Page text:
Revention Music Center
October 30, 2015
“You know the difference between a good show and a great show?” Mastodon bassist and vocalist Troy Sanders screamed into his microphone at the hundreds of Houston fans pressed against the stage at Revention Music Center Friday night. “The crowd!”
He responded to his own question and then reiterated what every standing, screaming person in the audience already knew: “You guys are fucking amazing!”
Drummer and vocalist Brann Dailor, leaving his drum kit to address the crowd from the front of the stage, echoed Sanders. He commended Houston fans' devotion and showered them in drumsticks, while guitarists Bill Kelliher and Brent Hinds added guitar picks to the precipitation of musical memorabilia.
Yes, the fans were amazing. No empty spaces were to be seen near the stage, and the fans remained shoulder to shoulder throughout the entire set. Mastodon played 15 songs to this wildly energetic crowd, whose support for the greatest American progressive metal act was more than apparent — with arms raised, fans who knew every word all cheered for a band that has single-handedly broken open the genre-trap of metal.
Mastodon continue to defy definition by employing a sound so unique and original that there is simply no one label that encompasses their music. That sound remains static and nebulous, and for some fans, that’s been a turn-off; for others, it’s what makes Mastodon so amazing. This band continues to create some of the most uniquely original music in America, despite the enormous accolades the press gives. The band evolves outside of any praise and criticism; it's a remarkable thing to be unaffected by judgment, despite its connotations.
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Many performers thrive on approval and are so affected by it, they can’t maintain their performance without positive feedback. Mastodon is beyond any psychological appetites or desire for attention. They simply make music that they love. Whatever formula motivates them, may it have tremendous longevity. While many fans of metal desire consistency in some kind of threadbare, uninspiring monotony of homogeneous albums, this band refuses to be categorically repetitious.
Thank the metal gods for Mastodon.
I felt no shock or surprise at the fans who had arrived at Revention Center after a long day’s work, stood 20 deep in line at the merch counter, claimed their spots center stage and now screamed their lungs out at the tour's headliners. All this energy for a band who was just here in June.
As Mastodon opened with “Tread Lightly,” from latest album Once More ‘Round the Sun, Sanders moved center stage and began his signature dancing and windmill-inspired bass playing. True to form, he moved all over the stage in all of his glorious weirdness. Is there a more visually arresting bass player/performance artist? Probably not.
Not to be undone by Sanders, guitarist Brent Hinds, looking positively Cro-Magnon in tattoos, red mop-top and leather pants, played his technically difficult solos with hands that literally blurred before my eyes. Dailor shredded his drum set on a raised platform and literally exhibited so much force that the Plexiglas sound barriers shook with every fill that emitted from his kit. As promised, Dailor delivered very spirited renditions of Mastodon’s greatest hits.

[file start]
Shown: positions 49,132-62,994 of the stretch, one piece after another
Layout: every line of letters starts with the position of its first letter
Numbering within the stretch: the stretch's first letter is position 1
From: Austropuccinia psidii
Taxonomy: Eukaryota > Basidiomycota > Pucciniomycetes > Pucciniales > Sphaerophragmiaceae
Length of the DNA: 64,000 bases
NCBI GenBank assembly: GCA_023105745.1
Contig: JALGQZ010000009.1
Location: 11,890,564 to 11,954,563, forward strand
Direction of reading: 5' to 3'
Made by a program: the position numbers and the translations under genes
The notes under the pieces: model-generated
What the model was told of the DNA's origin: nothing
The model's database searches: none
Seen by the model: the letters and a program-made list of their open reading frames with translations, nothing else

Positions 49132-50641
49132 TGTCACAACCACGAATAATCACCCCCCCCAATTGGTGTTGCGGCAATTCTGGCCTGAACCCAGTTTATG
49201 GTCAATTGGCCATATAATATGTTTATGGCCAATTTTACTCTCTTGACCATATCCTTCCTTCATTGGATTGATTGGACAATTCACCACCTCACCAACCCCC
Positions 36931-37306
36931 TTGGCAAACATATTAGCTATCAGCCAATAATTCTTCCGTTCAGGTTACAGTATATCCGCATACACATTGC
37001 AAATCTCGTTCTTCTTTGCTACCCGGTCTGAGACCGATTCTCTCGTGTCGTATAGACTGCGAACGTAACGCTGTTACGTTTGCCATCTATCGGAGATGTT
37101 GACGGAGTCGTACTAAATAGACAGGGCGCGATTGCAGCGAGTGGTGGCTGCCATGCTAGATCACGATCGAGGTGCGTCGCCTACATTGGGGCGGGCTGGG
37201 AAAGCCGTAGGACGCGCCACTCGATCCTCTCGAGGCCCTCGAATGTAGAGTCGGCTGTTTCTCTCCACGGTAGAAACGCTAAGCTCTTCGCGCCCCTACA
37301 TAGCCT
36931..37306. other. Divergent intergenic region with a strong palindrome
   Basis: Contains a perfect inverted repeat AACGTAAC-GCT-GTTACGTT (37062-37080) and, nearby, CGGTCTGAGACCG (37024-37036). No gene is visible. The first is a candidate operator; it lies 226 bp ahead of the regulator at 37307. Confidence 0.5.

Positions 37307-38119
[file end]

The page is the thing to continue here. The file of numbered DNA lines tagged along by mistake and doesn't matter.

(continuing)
That included two songs from their much-loved Leviathan album, including “Iron Tusk." Any Mastodon fan surely was already expecting “Blood and Thunder” as the closer with Neil Fallon, front man for openers Clutch, who sang on the original track in 2004. Naturally, Mastodon obliged the obvious and met the expectation to a deafening audience response. If it’s any comfort that Judas Priest was not on this leg of the tour, Fallon’s presence onstage with Mastodon was certainly a close consolatory offering.
For their part, Clutch opened with a satisfying round of their best songs including “A Quick Death In Texas,” from their latest album, Psychic Warfare. It’s hard not to get behind a song about your own state that celebrates all of our beloved — yet completely unfounded, of course — stereotypes about our allegiances to things like “rifles and Bibles” and cheating spouses.
Truly, the crowd was in full expression, singing along to the chorus of "Beaumont, Amarillo, got a line on me/ Galveston, El Paso, Nacogdoches, Abilene…"
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Fallon is an impressive presence onstage, stomping around, pointing into the crowd and aggressively whipping around the microphone cord. His deep and bluesy vocals are arousingly hypnotic, with a voice that coils around lyrics like “Segregate me from the local population because your love is, uh, incarceration.”
His presence can’t be appreciated enough, especially when Clutch employs the shiest guitarist ever to set foot on a stage. Poor Tim Sult looks passively uninterested and actively nervous beyond measure. Despite his stage presence — or lack thereof — his playing was superb.
Fallon announced he had a Halloween treat for the audience, and broke into “Sucker for the Witch." Clutch performed many tracks off their new album and several old favorites, including “The Mob Goes Wild,” “Gravel Road” and “The Regulator."
Halloween treat indeed. Clutch, second openers Corrosion of Conformity and Mastodon put on one of the best shows to come across a Houston stage all year. Correction: best show of the year. Yes, I realize the year’s not over.